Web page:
[Comp-neuro] Re: puzzlement

Axel HUTT axel.hutt at loria.fr
Thu Aug 14 12:45:35 CEST 2008


On Wed, 2008-08-13 at 13:26 -0400, Bill Lytton wrote:
> >  as a physicist by education but working in neuroscience, I am really puzzled about the
> >  approach to start from the single neuron to understand information processing.
> 
> I am puzzled by your puzzlement
> 
> There is great complexity in a neuron that directly effects its I/O
> -- the internal quantum complexity of a neutral particle doesn't much effect its billiard-ball
> like behavior; the complexity of H2O does start to effect its interactions which makes aqueous
> solutions difficult to model and to reduce cleanly to an analytic form
> 
> the brain is often compared to a computer, and sometimes, as implicitly by Jim, to a modern
> aircraft -- complexity arising from the connection of complex components.  Individual
> neuron types differ in their complexity, perhaps lying somewhere between an op-amp (a granule
> cell) and an 8086 CPU (2e4 transistors) -- a Purkinje cell
> 
> there are papers by a phys-type that lays this out in a relatively formal way
>   Csete, ME and Doyle, JC, Science 295:1664-1669, 2002 
>   Carlson, JM and Doyle, JC, PNAS    99:2538-2545, 2002
> I recall that they also compare brains to airplanes

I am fully aware of the structure of complex systems (sub-systems of
particles interact and thus create other sub-systems which also interact
and so on). My point is that todays neuroscience mixes spatial and
 temporal scales and aims to find a model description of all scales 
in one model (if you want a Theory Of Everything). In my opinion, this 
approach is reasonable but not practical, since the neural systems under
 study are mostly too complex for us. 
Considering your airplane example (which is a good one indeed), we have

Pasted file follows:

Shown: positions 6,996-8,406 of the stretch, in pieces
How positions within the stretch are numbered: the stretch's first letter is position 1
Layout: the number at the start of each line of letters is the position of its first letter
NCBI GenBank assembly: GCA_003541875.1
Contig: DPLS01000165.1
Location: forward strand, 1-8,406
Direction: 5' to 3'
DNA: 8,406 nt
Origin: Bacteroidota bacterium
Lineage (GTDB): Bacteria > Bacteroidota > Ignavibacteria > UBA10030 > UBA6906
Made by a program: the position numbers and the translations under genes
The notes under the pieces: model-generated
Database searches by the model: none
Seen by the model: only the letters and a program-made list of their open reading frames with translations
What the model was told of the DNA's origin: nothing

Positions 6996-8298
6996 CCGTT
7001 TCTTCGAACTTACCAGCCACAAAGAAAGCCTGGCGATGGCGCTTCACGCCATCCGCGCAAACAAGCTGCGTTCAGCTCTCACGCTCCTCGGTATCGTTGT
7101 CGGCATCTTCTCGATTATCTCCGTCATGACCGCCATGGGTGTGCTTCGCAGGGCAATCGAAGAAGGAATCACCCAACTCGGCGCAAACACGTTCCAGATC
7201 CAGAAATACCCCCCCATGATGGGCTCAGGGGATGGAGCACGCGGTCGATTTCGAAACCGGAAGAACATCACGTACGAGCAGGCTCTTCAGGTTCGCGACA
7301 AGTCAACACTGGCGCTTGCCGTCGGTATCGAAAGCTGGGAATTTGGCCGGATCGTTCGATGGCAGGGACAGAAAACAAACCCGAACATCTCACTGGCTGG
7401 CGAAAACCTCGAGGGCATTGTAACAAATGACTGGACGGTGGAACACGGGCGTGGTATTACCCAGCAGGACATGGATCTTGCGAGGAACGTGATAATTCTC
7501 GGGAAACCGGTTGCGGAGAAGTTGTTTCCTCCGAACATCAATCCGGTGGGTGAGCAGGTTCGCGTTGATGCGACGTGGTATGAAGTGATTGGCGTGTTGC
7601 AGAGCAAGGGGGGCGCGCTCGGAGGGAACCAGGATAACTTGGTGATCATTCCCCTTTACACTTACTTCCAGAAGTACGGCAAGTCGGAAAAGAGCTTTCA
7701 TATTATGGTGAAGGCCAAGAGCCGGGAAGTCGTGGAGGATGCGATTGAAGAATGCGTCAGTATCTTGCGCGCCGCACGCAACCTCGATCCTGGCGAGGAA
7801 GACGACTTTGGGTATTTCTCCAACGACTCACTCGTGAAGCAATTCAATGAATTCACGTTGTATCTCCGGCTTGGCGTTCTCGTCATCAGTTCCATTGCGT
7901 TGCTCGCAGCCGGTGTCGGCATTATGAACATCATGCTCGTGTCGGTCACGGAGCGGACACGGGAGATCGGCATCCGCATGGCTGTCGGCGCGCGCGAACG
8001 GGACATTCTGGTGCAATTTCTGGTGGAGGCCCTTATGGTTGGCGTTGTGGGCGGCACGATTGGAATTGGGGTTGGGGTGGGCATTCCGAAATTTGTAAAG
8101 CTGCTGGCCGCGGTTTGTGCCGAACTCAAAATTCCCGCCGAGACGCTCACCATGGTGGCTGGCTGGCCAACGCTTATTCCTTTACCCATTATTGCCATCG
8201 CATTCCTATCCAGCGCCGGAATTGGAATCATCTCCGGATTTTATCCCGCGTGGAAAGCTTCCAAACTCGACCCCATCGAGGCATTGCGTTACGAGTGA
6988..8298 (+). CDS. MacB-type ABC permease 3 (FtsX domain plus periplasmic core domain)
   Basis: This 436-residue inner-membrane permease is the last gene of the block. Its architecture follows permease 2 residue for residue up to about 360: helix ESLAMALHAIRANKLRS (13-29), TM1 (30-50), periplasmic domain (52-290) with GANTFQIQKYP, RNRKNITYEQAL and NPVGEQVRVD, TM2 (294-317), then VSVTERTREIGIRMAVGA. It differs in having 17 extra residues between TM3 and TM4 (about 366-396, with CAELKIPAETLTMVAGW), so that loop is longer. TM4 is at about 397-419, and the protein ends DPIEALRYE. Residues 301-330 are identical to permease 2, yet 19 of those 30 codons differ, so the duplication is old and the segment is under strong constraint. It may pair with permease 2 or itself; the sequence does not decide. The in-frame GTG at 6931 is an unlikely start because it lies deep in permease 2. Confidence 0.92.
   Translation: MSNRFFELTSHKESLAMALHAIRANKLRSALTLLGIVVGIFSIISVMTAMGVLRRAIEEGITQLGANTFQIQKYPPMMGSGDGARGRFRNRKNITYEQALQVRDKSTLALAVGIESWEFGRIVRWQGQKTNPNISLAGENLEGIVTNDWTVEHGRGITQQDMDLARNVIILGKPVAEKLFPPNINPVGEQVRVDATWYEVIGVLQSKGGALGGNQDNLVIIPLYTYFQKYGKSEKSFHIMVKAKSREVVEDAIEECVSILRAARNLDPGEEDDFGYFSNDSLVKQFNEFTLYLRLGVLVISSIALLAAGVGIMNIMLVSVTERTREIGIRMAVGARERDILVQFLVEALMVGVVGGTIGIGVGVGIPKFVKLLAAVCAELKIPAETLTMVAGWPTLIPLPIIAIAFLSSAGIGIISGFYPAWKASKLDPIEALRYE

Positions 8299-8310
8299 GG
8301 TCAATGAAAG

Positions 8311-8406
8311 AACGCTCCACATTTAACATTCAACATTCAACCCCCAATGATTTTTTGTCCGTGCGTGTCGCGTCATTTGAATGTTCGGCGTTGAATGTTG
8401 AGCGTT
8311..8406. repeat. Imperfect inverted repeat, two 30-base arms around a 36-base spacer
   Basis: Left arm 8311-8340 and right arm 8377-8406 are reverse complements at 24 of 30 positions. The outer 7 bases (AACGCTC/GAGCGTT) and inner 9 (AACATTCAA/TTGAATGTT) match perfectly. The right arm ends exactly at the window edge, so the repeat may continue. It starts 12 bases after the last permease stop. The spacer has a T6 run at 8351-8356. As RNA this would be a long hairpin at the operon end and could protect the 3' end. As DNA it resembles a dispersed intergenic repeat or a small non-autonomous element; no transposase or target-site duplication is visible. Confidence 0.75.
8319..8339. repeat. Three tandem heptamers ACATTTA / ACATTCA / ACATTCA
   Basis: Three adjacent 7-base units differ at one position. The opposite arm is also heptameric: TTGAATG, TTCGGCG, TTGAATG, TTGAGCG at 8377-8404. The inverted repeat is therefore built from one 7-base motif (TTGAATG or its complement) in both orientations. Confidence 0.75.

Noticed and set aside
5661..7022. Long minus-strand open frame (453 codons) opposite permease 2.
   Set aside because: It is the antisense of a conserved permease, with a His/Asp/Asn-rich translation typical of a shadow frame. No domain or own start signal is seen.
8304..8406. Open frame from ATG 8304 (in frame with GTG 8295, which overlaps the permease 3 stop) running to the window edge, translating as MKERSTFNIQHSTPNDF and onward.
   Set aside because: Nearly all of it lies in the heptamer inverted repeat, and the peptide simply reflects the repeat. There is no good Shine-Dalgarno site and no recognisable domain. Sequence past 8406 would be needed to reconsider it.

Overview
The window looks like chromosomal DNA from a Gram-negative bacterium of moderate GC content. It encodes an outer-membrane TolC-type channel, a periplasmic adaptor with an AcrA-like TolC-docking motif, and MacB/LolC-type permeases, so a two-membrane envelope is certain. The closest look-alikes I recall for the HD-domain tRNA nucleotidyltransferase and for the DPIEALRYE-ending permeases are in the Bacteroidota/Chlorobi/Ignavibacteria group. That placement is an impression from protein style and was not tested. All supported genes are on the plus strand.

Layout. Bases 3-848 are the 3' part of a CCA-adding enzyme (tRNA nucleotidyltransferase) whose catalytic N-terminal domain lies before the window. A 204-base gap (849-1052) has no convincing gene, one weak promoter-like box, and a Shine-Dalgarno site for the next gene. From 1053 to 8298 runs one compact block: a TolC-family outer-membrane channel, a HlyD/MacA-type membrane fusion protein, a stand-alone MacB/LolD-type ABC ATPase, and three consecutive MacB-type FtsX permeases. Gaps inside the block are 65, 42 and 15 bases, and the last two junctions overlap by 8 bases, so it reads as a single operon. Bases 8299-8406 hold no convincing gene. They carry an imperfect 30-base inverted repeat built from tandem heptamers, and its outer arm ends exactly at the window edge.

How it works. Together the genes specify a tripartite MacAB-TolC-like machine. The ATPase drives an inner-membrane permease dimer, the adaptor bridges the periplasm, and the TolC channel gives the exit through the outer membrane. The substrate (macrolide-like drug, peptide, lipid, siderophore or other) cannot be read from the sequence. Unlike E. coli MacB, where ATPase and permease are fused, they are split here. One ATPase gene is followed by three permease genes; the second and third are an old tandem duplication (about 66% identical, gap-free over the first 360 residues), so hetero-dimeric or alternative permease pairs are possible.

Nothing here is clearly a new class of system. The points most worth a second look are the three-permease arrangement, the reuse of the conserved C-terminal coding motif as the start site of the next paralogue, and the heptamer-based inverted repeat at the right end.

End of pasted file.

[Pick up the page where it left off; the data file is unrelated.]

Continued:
to understand the mechanism of buoyancy, the actuation of turbines, the 
control of the electronic circuits and so on. If we understand the major
mechanism of each part, we can combine the parts together and control 
the aircraft. Now taking a look at the physics basics of each part, 
we find a macroscopic model for fluids (Bernoullis law for the
 buoyancy), thermodynamics for the turbines ans so on but no detailed 
model for molecular interactions. The aircraft does fly because we know
 the macroscopic properties of each part (and engineers indeed construct
 it with a large variance of the material properties to ensure that it
really works..).
The same with the brain: for instance Hubel and Wiesel found out as ones
of the first that the visual cortex exhibits patchy connections which 
are strongly related to the orientation tuning in the visual field. In 
this finding, it was sufficient to know that the spatial distribution
of the population firing rate exhibits a periodic structure while the
 detailed activity of each neuron was not important. This macroscopic
finding (spatial patchy connection) is an important contribution to 
the understanding of the brain. Another good example is the Ermentrout-
Cowan explanation of visual hallucinations: today we know the underlying
model (the celebrated Wilson-Cowan equations) considers a simple
 rate-coding mechanism and neglects synaptic activity. But, hey, it is 
strinking that this simple model allows for the description of such 
a complicated phenomenon as visual hallucinations. Hence may the
 Ermentrout-Cowan model reflects a basic mechanism.

I am sorry if this post is too off-topic, I just wanted to clarify 
my point. Eventually, my point is some kind of warning of the tyranny 
of the idea of a All-in-one approach. IMHO the history of physics, 
chemistry AND biology (everything started by classifying animals and 
plants to finally gain deeper insight into finer structures) shows that 
first we need to model the macroscopic structures to eventually approach
finer scales. Research in the last centuries have not not succeeded by
 considering all experimental details at once.

Best regards


Axel




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